On the ‘individual’ Gospel front; I wonder if this is precisely both how Israel has been equipped — in terms of how he has been evangelised, and discipled, but also a product of the bifurcation between secular and sacred Hunter (and others like Charles Taylor) observe; the ‘secular age’ we live in makes religion a private matter and ‘salvation’ not a call to belong to some new public order, or kingdom, with an accompanying account for human behaviour and morality that comes from a spiritual commitment or something transcendent that we connect to and belong to (that Christians would typically say comes, literally, from the Holy Spirit and a real encounter with God as a reality not just an abstract concept). We feed that by how we talk about and understand both the Gospel of Jesus and conversion; this failure is one Scot McKnight unpacks in The King Jesus Gospel, a book I might have some quibbles with in terms of the ‘bigness’ of the alternative Gospel he offers (whether the Gospel is ‘Israel’s story’ that began in the Old Testament or God’s cosmic story of redemption that began before the creation of the world). In Dallas Willard’s forward to McKnight’s book he describes McKnight’s work as addressing ‘contemporary misunderstandings that produce gospels that do not naturally produce disciples, but only consumers of religious goods and services’ — that’s not far off the problem the church must bear some responsibility for here (fascinatingly, Folau devotes much more Twitter air time to rebuking prosperity theology than he does to calling out homosexuality as a sin that leads to Hell). McKnight identifies a phenomenon that you might recognise at play in Folau’s own presentation of the Gospel where he says:

“Most of evangelism today is obsessed with getting someone to make a decision; the apostles, however, were obsessed with making disciples.”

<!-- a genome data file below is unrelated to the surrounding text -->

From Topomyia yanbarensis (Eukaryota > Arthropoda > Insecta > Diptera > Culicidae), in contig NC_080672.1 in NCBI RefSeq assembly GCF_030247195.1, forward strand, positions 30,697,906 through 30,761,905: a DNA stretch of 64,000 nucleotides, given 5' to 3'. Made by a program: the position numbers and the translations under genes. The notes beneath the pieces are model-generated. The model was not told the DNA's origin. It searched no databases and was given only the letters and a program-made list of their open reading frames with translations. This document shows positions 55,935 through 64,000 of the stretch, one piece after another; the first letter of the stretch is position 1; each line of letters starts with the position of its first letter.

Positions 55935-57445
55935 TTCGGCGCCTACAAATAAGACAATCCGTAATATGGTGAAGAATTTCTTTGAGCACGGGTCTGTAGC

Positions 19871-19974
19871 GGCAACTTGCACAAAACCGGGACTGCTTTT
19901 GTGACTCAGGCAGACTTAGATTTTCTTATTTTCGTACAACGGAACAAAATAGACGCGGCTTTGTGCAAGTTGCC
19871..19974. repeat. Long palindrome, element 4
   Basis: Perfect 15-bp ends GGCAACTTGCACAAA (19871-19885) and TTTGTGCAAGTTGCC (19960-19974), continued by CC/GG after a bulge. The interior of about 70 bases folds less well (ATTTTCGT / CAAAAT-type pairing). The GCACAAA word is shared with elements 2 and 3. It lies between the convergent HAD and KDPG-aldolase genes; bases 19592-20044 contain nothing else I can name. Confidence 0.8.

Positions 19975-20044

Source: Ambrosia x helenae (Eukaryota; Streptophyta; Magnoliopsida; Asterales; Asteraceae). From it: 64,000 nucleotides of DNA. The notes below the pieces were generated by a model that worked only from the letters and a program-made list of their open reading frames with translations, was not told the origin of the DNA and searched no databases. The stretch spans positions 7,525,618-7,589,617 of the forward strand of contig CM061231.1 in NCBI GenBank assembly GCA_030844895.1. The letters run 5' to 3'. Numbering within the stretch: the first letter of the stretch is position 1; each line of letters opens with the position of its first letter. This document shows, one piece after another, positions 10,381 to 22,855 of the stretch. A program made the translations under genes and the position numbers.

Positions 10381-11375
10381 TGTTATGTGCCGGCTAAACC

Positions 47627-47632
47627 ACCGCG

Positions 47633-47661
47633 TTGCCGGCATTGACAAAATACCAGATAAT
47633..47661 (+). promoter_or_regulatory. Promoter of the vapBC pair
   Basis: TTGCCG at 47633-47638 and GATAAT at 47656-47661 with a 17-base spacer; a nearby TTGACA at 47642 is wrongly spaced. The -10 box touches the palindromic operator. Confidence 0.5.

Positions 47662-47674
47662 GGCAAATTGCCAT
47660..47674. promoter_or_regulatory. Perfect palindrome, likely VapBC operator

This Gospel, or this approach to evangelism, also makes ‘repentance’ the act of ‘making a decision’ not the life of turning to Jesus from alternative kingdoms, visions of the good, or ultimate loves. It makes repentance what Folau proclaims it to be — a rejection of sin — without the expulsive power of not just a new object of love, Jesus, but a new way of loving life. An instagram post can’t possibly capture or convey the bigness of what this looks like, or what’s at stake in repentance or following Jesus; but instagram is all the faithful champion athlete has in a world where his religious views won’t otherwise be heard, but he’s told that faithfulness for him looks like using his platform to share his faith.

This is dangerous when coupled with a broader social trend that sees religion simply as a consumer choice in pursuit of the ‘authentic you’ — part of your constructed ‘identity’ or story you tell about yourself — rather than as a fundamental conviction about a bigger story you belong to, that shapes the way you engage with the world as a person, while also seeing religious practice as a ‘private matter’ not something you take with you into the public. If identity construction via consumer choice is where we think ‘it’s at’ and identity is performed and constructed via social media (which it is, when identity is so thin a concept and is about authenticity), then where else should Folau perform his faith publicly? It’s either instagram or the Rugby field with painted on (or tattooed) Bible verses… A ‘decision’ to be religious then is about a personal preference, evangelism about ‘the expression’ of such preference, and we, the church reinforces this in extra-bad ways when we make religious belief — the Gospel message — about personal salvation alone (rather than seeing discipleship as forming persons who participate in public together as members of the church, an alternative kingdom — ie, where I think McKnight is spot on is that the Gospel is not just about Jesus as personal saviour, but Jesus as king of a kingdom).